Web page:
For a long time, very little was known about Stefan Zweig’s personal library: the books which he owned, used for his literary work, read for research or for pleasure. Indeed, for the numerous biographies and essays on literary and historical figures that he wrote, Zweig very much depended on extensive printed sources. Thus, anything we can learn about the books that were in Zweig’s possession is likely to be of significant value to research.


Even in his school days and during his very earliest years as a young writer Zweig is known to have been an avid buyer of books, and in the following decades he continuously developed his collection, a corpus which reached its greatest expanse around 1930, peaking at the more than 10,000 volumes which he kept at his villa in Salzburg. Deliberate acquisitions stood beside review copies and gifts received from publishers as well as from other authors. A quite extensive, independent segment is formed by the collection of auction and sales catalogues issued by autograph dealers, assembled by Zweig as documentation for his manuscript collection. When Zweig left Austria and dissolved his household on Salzburg’s Kapuzinerberg in 1936 and 1937, the vast majority of his books were sold or given away. For his new residence in London, Zweig assembled a reduced working library culled from the remains of his Salzburg collections, but also including new acquisitions. Especially during his years of exile, Zweig consulted not only books in his own possession, but also works he found in public collections. Hence, both in chronological and in spatial terms, it makes sense to speak of not one library of Stefan Zweig, but of several.



Zweig’s libraries were largely dispersed during his own lifetime, and most books ended up in unknown locations; only a fraction of them can be identified with certainty. Originally, all holdings were recorded on filing cards or in book catalogues, of which only those of the autograph catalogue collection and of the so-called “Hausexemplare” (voucher copies of Zweig’s own works) have survived. Today, some 1,300 volumes of the original more than ten thousand can be attributed to Stefan Zweig by means of provenance features, some more easily identifiable than others. These features include such unequivocal signs of ownership as address stamps or handwritten annotations, but also shelfmarks apparently denoting former shelf locations in Zweig’s various residences, the meaning of which often can be inferred only from the context.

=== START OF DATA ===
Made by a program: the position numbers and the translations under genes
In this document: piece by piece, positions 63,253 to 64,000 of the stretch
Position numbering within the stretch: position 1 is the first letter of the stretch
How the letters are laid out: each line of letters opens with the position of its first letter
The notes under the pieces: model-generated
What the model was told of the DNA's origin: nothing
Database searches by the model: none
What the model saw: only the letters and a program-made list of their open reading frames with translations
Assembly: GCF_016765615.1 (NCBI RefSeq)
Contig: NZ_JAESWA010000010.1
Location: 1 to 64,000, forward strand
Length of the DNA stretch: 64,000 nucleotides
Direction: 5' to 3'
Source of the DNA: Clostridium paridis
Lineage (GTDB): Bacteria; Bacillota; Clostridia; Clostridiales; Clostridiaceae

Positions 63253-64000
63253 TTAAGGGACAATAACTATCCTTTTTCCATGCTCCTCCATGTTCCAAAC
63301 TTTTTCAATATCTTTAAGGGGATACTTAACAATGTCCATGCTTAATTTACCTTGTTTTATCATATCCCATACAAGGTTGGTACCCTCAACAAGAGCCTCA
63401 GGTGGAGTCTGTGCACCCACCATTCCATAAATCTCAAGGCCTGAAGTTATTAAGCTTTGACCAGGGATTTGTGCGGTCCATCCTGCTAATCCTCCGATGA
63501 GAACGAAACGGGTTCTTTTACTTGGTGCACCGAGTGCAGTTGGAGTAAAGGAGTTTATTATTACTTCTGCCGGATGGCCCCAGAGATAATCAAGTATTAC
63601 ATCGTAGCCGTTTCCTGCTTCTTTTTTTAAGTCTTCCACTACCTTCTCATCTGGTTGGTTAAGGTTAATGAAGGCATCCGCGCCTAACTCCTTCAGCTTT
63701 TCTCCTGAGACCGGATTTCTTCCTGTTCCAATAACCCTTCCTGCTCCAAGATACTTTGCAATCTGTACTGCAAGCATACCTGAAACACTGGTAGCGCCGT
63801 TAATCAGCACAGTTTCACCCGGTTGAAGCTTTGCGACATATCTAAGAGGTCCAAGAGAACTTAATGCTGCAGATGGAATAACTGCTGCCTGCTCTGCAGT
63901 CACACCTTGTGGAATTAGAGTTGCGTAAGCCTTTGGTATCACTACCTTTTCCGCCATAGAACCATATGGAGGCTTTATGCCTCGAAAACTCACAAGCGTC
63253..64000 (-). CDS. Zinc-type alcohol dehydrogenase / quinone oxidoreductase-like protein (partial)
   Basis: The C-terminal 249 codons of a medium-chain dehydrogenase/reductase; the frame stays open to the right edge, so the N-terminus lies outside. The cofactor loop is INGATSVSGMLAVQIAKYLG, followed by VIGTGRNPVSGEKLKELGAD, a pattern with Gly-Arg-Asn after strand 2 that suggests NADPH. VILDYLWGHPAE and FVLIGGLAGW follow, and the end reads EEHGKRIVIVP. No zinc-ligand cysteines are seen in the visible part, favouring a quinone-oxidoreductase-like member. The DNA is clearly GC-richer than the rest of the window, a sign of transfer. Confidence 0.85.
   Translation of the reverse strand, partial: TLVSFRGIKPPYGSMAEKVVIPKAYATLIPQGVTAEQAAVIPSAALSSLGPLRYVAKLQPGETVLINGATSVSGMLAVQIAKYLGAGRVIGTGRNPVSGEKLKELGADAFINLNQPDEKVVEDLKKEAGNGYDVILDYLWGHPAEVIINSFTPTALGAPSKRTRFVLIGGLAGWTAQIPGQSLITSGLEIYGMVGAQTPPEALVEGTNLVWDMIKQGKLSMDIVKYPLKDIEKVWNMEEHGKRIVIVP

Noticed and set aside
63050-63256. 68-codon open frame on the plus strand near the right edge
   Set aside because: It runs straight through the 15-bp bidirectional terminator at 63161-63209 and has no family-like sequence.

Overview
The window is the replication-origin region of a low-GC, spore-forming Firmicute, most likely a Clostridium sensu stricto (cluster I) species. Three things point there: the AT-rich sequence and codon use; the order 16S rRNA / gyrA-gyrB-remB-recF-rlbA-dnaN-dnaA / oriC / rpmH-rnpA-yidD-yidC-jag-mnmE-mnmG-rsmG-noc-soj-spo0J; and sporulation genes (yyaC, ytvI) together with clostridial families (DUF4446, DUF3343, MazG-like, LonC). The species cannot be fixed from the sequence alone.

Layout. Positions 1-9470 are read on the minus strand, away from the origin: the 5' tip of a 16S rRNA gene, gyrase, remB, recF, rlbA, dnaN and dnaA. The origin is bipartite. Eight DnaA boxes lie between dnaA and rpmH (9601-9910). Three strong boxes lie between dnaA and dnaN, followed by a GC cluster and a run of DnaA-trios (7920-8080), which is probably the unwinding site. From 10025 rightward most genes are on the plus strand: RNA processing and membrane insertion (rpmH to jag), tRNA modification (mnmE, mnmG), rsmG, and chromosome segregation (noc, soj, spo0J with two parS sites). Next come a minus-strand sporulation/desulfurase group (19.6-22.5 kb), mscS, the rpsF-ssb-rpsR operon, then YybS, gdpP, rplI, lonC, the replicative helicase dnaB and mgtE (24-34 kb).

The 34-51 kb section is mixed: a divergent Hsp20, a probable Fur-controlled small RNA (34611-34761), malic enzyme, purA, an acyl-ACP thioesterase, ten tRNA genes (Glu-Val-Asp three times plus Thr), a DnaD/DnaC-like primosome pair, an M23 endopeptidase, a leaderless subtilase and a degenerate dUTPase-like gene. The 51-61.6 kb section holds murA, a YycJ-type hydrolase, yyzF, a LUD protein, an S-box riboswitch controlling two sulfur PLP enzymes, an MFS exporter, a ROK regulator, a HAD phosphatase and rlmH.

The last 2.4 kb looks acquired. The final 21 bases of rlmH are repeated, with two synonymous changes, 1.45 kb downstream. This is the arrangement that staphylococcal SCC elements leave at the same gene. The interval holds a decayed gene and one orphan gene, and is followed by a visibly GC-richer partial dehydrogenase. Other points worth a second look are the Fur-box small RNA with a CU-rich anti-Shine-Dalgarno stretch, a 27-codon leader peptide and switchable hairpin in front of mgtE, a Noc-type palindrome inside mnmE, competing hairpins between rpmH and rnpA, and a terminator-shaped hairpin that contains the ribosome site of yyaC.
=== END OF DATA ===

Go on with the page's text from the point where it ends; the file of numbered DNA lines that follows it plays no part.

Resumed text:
During the past years, private initiatives as well as efforts by the STEFAN ZWEIG DIGITAL project have made it possible to identify and catalogue in depth previously inaccessible or unknown parts of Zweig’s libraries now in private and public collections. The books are catalogued according to library standards, also noting all individual provenance features. The various traces of Zweig’s ownership have been categorised and recorded on the basis of the T-PRO Thesaurus of Provenance Terms, which offers standardised terminology and descriptions. The more than 4,000 autograph catalogues, of which some 3,000 are today held by the Deutsches Literaturarchiv Marbach, form an exception: so far, no individualized digital records exist of this special collection; instead, researchers may consult lists of the various brochures, some of which are preserved separately, others bound into volumes.


In the various catalogue entries, the field “original shelfmarks” also records the numerous indicators of location and shelving system whose meaning so far could be only partially deciphered. Shelfmark sequences, successions of changing numbering systems, and recurring combinations allow us to draw certain conclusions about the library’s former organisation and about lacunae in the extant inventory.